Raising Up Others
“Now come and put a curse on these people, because they are too powerful for me. Perhaps then I will be able to defeat them and drive them out of the land. For I know that whoever you bless is blessed, and whoever you curse is cursed.” —Numbers 22:6
Each week in synagogue, Jews read through the Torah from Genesis to Deuteronomy. The Torah portion for this week is a double reading, Chukat-Balak, from Numbers 19:1-25:9. Chukat means “requirement,” and Balak is named after the king of the Moabites from Numbers 22:2-25:9.
In Judaism, we begin every Sabbath and Festival meal with the kiddush, saying a blessing over a cup of wine. We hold the cup and raise it up while we make the blessing. One of the meanings behind this symbolic act is that we raise up that which has been pushed down. We elevate that which has been oppressed.
This very simple act is also symbolic of the different ways that we can approach life.
In life, there are two ways to get ahead — either by raising ourselves up, or by pushing others down. Unfortunately, people often choose the latter. Be it a colleague in a large company trying to ascend the corporate ladder, or a cruel dictator wanting to enrich himself, many people choose to better their own conditions at the expense of others.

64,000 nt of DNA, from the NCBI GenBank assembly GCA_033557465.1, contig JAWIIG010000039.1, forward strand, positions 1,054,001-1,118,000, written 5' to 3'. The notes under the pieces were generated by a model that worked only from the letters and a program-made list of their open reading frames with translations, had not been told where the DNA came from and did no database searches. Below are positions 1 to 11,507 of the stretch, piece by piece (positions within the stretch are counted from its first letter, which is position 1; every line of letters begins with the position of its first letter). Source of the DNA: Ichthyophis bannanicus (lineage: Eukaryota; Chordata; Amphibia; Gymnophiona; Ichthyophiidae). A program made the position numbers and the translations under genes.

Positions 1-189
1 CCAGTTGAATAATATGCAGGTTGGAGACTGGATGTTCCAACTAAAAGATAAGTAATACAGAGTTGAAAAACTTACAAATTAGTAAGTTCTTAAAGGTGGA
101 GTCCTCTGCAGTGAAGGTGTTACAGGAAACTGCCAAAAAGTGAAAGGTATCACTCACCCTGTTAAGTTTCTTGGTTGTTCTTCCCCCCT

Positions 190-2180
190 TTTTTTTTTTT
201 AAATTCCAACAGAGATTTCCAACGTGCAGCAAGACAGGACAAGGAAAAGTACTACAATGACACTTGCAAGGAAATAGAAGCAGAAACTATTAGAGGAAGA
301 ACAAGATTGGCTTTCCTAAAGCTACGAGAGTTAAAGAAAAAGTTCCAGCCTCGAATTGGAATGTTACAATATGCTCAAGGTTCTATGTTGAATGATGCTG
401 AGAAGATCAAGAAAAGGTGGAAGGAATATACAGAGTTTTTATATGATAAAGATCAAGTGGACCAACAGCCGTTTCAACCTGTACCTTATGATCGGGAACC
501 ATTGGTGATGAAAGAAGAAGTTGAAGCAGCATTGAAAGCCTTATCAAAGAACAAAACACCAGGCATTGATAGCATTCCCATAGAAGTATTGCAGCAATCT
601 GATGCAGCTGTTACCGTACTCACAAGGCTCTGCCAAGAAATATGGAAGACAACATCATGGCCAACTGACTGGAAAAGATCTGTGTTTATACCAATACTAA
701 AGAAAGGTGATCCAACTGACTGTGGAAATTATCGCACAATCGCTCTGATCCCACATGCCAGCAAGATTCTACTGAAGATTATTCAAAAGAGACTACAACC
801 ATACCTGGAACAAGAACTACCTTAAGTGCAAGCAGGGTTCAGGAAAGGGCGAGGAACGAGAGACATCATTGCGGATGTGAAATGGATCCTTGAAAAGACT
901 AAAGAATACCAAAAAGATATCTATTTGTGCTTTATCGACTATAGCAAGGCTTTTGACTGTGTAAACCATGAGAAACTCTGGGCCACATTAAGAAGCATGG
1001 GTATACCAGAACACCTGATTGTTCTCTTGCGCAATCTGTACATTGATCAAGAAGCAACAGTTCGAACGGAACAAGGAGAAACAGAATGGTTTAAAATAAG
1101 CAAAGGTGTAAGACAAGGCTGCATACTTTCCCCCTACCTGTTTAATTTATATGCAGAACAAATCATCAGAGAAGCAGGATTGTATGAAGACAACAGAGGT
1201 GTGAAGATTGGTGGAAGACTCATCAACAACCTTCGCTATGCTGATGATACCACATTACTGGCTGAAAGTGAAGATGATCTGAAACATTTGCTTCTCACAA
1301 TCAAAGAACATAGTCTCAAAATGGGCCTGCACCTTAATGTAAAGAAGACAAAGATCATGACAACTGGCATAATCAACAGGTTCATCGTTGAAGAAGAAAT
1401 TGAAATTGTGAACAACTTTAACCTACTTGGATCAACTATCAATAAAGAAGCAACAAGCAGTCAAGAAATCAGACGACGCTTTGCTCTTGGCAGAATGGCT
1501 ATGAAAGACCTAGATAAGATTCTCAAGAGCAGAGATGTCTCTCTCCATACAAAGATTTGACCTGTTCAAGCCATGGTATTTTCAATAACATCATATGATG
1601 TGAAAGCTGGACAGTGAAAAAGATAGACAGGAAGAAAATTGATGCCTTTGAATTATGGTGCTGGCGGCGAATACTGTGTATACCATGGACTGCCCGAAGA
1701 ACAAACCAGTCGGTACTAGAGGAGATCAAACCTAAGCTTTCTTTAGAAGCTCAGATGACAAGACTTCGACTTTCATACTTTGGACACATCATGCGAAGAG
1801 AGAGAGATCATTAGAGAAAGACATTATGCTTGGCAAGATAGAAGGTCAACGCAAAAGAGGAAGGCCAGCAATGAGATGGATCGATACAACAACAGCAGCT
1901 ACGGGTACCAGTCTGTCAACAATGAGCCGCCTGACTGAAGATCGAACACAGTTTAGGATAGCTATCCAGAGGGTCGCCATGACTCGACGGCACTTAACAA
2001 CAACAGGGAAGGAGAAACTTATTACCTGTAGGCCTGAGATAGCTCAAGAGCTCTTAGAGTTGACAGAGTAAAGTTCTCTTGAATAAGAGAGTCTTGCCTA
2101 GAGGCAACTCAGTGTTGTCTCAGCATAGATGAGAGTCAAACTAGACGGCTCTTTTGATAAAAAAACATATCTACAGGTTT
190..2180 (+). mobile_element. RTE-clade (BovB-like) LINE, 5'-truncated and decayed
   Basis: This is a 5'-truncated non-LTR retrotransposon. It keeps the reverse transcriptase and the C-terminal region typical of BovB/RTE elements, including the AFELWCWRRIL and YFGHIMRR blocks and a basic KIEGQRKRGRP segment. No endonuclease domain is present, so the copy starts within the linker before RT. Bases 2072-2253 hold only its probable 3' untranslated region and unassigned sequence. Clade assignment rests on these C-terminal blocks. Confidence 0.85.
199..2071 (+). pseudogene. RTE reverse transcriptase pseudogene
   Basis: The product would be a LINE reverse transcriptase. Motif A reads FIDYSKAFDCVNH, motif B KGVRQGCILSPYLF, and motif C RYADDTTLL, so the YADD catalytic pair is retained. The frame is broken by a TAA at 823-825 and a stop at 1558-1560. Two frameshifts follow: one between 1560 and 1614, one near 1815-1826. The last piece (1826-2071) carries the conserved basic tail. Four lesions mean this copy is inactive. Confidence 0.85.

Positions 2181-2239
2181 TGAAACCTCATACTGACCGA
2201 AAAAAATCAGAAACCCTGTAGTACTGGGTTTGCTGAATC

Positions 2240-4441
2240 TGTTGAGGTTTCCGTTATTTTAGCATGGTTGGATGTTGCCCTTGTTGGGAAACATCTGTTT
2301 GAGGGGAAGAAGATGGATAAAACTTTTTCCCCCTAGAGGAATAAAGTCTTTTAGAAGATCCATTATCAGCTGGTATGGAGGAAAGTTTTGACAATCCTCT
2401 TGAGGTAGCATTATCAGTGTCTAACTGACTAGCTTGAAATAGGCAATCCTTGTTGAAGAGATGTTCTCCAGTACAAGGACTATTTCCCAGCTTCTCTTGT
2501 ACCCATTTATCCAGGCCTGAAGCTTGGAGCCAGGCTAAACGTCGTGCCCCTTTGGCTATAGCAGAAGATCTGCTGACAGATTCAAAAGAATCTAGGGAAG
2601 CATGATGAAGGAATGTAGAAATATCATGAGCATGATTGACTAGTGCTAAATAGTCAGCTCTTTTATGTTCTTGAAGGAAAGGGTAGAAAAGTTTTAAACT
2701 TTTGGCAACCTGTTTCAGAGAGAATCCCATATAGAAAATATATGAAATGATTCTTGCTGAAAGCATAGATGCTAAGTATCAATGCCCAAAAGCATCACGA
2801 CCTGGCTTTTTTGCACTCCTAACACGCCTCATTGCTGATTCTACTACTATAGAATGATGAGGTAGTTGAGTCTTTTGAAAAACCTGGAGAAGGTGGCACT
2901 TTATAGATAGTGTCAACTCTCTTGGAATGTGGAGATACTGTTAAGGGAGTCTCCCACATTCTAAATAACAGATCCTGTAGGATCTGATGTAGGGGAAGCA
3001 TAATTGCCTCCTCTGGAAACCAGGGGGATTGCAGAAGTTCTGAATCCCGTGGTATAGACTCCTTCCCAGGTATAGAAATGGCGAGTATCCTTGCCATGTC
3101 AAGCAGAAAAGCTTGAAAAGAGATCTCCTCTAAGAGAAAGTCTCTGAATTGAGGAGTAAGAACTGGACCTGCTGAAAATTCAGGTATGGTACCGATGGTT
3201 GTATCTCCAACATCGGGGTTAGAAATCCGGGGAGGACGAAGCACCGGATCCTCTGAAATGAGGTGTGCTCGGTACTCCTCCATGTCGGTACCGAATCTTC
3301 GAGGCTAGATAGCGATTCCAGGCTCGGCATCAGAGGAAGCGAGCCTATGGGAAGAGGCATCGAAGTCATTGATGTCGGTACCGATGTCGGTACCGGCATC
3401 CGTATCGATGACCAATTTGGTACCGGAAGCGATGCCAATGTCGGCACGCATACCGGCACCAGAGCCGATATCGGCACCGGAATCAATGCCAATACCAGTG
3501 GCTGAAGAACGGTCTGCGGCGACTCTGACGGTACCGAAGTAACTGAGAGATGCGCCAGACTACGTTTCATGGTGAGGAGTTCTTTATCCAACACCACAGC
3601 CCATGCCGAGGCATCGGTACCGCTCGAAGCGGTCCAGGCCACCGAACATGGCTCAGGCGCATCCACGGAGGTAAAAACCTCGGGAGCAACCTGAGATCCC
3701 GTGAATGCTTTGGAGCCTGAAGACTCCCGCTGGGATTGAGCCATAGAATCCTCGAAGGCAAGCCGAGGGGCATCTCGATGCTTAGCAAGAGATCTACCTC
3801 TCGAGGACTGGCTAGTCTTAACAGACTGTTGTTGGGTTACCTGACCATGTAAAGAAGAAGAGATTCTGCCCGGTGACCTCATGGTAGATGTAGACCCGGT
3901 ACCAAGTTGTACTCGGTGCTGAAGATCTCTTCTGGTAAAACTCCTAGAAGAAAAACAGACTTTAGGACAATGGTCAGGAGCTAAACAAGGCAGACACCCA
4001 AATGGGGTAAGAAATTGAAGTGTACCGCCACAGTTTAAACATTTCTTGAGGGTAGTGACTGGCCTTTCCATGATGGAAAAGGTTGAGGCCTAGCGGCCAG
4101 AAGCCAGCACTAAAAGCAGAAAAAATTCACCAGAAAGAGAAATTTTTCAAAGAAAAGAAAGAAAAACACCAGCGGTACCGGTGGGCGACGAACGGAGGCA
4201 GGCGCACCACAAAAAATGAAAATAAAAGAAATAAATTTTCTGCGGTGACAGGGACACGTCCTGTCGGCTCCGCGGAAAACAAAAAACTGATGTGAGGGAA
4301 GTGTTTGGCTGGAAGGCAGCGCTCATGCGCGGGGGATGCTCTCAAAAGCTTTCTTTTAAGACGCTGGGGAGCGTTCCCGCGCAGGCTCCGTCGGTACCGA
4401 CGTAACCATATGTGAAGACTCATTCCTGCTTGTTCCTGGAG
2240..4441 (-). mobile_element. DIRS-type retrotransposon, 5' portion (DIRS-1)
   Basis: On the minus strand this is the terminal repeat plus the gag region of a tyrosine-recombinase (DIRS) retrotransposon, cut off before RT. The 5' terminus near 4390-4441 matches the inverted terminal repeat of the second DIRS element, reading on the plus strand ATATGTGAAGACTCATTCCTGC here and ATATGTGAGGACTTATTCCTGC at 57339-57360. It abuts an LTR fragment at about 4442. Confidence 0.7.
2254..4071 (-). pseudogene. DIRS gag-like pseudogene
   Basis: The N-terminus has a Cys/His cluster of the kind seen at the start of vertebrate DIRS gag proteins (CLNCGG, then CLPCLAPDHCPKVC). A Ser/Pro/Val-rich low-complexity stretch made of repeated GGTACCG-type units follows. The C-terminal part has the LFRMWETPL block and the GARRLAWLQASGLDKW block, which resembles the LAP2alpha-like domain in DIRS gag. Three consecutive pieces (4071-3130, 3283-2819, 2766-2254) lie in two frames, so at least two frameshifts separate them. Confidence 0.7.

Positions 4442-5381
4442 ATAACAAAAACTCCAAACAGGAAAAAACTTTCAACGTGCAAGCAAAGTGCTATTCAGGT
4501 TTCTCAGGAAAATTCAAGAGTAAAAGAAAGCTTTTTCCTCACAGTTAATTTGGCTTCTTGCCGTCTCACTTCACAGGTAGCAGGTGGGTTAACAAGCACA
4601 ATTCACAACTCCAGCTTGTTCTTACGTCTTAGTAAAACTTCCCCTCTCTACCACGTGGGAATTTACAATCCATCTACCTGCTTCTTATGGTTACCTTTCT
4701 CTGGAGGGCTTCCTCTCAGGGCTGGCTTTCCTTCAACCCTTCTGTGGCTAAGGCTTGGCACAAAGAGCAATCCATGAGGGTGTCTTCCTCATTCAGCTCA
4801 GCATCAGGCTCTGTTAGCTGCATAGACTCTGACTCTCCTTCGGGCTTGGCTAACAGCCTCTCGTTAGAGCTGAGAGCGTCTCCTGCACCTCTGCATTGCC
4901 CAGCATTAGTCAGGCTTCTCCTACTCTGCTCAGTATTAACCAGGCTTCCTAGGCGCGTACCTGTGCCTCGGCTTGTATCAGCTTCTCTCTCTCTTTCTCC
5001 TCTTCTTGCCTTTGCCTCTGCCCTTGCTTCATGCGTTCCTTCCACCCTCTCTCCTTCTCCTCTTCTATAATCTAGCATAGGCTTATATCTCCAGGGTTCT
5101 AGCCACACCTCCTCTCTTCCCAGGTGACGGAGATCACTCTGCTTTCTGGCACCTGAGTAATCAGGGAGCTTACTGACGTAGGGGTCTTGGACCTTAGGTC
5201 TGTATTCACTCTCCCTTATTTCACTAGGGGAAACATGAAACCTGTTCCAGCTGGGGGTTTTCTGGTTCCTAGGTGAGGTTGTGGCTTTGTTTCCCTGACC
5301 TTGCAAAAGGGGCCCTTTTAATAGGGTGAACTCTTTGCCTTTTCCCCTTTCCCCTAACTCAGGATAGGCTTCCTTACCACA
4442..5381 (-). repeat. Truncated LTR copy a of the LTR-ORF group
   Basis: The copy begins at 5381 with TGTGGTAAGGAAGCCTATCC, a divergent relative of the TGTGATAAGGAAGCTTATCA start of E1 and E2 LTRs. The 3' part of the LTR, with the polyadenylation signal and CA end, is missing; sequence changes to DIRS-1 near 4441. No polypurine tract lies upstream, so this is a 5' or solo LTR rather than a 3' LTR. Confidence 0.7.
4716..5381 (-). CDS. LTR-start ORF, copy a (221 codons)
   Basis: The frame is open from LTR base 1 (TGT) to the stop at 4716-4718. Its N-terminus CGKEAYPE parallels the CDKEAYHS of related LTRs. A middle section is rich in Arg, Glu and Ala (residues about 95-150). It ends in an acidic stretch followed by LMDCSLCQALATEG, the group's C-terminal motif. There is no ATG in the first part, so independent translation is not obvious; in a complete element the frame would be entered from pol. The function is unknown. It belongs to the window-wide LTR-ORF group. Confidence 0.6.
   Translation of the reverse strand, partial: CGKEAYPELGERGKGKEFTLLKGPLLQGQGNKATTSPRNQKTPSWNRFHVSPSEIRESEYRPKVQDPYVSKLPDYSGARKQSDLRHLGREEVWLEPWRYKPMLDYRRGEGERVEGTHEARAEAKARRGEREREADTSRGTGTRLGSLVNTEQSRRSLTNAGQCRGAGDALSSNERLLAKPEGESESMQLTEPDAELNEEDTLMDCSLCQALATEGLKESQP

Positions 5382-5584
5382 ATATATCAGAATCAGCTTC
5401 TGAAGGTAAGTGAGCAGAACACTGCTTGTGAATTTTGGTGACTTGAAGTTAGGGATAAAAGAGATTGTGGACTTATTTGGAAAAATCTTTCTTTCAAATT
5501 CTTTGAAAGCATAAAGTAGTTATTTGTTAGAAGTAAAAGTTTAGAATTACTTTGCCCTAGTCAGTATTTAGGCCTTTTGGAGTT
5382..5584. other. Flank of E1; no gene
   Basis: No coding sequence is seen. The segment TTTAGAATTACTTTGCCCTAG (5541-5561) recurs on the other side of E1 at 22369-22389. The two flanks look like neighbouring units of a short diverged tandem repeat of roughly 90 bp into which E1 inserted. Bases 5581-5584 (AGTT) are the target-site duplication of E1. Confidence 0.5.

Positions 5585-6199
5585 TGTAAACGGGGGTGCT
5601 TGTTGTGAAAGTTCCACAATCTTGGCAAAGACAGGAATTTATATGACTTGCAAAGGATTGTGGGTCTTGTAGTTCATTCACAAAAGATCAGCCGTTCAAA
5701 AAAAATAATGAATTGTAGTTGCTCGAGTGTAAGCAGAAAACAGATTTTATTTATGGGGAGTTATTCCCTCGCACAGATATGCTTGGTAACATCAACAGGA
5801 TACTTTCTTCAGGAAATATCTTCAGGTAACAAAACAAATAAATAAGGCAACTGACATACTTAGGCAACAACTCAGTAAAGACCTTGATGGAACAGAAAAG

This was exactly what Balak, the king of the Moabites, decided to do. Balak was afraid of the children of Israel, and so he employed Balaam, a sorcerer, to curse the Jewish people. Really, he could have just as easily hired Balaam to bless his own people. He could have asked for greater strength for his own people, but instead Balak asked Balaam to weaken the Israelites. Ultimately, Balak’s plan did not succeed. Instead of being weakened by Balaam’s words, the Israelites were strengthened when Balaam’s curse came out as a blessing.
We all have the same choice in our own lives — to either spend our time cutting others down, or building ourselves and others up. While pushing others down through gossip or the like may be tempting, we really only hurt ourselves. On the other hand, when we bless others, we benefit from their blessings as well.
The world will not become brighter by diminishing someone else’s light. It’s only when we make our own flame brighter or add light to someone else that the world will become a brighter place for us all!
America’s support for the Jewish people has deep roots that predate the rebirth of the Jewish nation. Take our quiz and discover how much you know about this longstanding relationship with our greatest ally and friend — Israel!
Won't you join The Fellowship in supporting Israel and her people, and in helping fulfill prophecy?